In order to keep some randomness, Kane says perhaps only some small percentage of decisions will be random, thus breaking the deterministic causal chain, but keeping most decisions predictable. Laura Ekstrom and others follow Kane with some indeterminism in the decision.

Let’s say randomness enters Kane’s decisions only ten percent of the time. The other ninety percent of the time, determinism is at work. In those cases, presumably Alice tells the truth. Then Alice’s thirty percent of random lies in van Inwagen’s first example would become a mere three percent.

But this in no way explains moral responsibility for those few cases.

For more on Kane, please see
http://www.informationphilosopher.com/solutions/philosophers/kane/
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Compare the Information Philosophy model, which agrees with compatibilism/determinism except in cases where something genuinely new and valuable emerges as a consequence of randomness.

In our two-stage model, we have first “free” – random possibilities, then “will” – adequately determined selection of the best option.

Alice’s random generation of alternative possibilities will include seventy percent of options that are truth-telling, and thirty percent lies.

Alice’s will evaluates these possibilities based on her character, values, and current desires.

In the Information Philosopher’s Cogito model, she will almost certainly tell the truth. So it predicts almost the same outcome as a compatibilist/determinist model.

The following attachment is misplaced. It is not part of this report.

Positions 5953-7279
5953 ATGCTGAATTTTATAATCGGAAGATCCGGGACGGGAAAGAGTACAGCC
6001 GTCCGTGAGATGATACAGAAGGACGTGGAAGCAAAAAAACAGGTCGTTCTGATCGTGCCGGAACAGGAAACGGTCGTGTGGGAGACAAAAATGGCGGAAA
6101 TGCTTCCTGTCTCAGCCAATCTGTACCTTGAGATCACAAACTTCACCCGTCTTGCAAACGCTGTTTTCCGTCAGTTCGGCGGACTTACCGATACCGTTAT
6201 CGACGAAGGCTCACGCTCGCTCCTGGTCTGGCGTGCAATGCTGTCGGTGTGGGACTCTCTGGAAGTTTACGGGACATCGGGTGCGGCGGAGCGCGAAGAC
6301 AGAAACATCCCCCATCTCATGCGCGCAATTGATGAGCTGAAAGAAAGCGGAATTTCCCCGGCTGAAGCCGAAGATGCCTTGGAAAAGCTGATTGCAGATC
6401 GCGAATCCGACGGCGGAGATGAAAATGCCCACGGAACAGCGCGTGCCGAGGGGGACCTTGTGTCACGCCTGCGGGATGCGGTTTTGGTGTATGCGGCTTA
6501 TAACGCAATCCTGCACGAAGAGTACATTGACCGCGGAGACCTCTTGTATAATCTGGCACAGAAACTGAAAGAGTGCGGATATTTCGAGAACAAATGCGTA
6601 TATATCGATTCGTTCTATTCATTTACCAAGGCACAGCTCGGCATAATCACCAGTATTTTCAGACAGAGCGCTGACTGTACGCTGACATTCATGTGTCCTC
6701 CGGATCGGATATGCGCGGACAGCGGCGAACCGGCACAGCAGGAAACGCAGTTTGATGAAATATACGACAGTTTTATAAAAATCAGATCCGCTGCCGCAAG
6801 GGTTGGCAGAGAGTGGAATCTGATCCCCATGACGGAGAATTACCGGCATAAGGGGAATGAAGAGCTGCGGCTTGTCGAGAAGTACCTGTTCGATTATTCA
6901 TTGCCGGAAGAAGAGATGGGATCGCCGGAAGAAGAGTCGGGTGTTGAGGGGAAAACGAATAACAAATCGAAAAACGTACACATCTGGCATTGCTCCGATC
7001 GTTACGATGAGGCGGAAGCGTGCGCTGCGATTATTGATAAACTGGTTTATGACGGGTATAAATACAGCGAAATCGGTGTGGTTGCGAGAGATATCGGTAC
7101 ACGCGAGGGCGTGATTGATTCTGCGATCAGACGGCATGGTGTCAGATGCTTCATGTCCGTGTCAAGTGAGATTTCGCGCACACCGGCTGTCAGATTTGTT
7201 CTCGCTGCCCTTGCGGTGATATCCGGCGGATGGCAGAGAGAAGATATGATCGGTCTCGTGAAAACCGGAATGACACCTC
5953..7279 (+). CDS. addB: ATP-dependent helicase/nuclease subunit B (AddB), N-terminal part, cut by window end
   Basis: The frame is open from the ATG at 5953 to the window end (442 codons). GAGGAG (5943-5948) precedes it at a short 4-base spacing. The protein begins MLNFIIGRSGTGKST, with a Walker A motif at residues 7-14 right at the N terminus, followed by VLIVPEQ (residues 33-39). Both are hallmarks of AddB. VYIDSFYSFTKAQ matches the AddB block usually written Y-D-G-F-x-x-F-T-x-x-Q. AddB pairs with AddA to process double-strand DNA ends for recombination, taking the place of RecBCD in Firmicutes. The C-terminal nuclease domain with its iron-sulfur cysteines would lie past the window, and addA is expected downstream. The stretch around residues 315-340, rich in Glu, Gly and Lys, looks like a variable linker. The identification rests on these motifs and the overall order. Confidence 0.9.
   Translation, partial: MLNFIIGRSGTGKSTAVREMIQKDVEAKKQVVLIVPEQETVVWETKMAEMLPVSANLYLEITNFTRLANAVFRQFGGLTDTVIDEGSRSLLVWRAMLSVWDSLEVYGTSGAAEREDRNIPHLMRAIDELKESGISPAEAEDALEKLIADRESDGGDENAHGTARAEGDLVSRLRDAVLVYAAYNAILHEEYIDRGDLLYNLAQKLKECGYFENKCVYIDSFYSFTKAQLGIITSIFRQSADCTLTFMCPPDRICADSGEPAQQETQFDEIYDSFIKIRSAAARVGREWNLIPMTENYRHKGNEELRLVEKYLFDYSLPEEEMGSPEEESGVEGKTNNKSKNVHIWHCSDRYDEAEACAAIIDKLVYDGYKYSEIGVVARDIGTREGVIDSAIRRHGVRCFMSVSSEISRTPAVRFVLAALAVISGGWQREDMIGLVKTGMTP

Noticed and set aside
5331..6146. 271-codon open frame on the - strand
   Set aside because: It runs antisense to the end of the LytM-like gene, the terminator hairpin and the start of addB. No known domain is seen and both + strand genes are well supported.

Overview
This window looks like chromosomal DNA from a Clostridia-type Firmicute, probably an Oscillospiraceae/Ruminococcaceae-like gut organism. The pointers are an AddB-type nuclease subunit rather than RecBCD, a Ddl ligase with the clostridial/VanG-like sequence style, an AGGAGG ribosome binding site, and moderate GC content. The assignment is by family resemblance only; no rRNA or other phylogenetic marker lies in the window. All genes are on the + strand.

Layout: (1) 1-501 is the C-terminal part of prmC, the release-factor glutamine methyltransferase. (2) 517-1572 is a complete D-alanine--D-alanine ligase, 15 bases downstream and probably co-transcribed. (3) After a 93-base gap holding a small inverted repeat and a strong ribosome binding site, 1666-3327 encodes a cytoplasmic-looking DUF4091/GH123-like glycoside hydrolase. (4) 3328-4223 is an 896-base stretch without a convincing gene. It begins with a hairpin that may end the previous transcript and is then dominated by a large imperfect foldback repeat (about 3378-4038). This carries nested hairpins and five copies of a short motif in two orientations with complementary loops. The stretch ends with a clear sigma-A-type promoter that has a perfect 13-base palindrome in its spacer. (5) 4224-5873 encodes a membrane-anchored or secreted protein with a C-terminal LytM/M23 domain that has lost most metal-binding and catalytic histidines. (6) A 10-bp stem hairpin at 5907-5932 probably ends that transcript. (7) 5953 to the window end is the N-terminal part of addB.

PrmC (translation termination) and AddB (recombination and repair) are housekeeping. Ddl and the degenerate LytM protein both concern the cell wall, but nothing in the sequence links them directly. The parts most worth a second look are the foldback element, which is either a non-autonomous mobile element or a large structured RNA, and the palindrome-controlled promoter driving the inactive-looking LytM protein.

It is not identical, however, merely adequate determinism.

It is possible that among the genuinely new alternative possibilities generated, there will be one that determinism could not have produced.

It may be that Alice will find that option consistent with her character, values, desires, and the current situation she is in. That might include a pragmatic lie, to stay with van Inwagen’s example.

In a more positive example, it may include a creative new idea that information-preserving determinism could not produce.

Alice’s thinking might bring new information into the universe. And she can legitimately accept praise (or blame) for that new action or thought that originates with her.

For more on my model, please see http://www.informationphilosopher.com/freedom/cogito/
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To summarize the results:

……………. / Van Inwagen / Kane / Doyle / Compatibilism /

Alice tells truth /…. 70% /…. 97% /…. 100% /…. 100% /

Alice lies……. /…. 30% /…. 3% /…. 0%* /…. 0% /

* (unless a good reason emerges)

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Let’s consider the Moral Luck criticism of actions that have a random component in their source.

Alfred Mele would perhaps object that the alternative possibilities depend on luck, and that this compromises moral responsibility.

Mele may be right with respect to moral responsibility.

In any case, free will and creativity may very well depend on fortuitous circumstances, having the new idea “coming to mind” at the right time, as he says.

The universe we live in includes chance and therefore luck, including moral luck, is very real.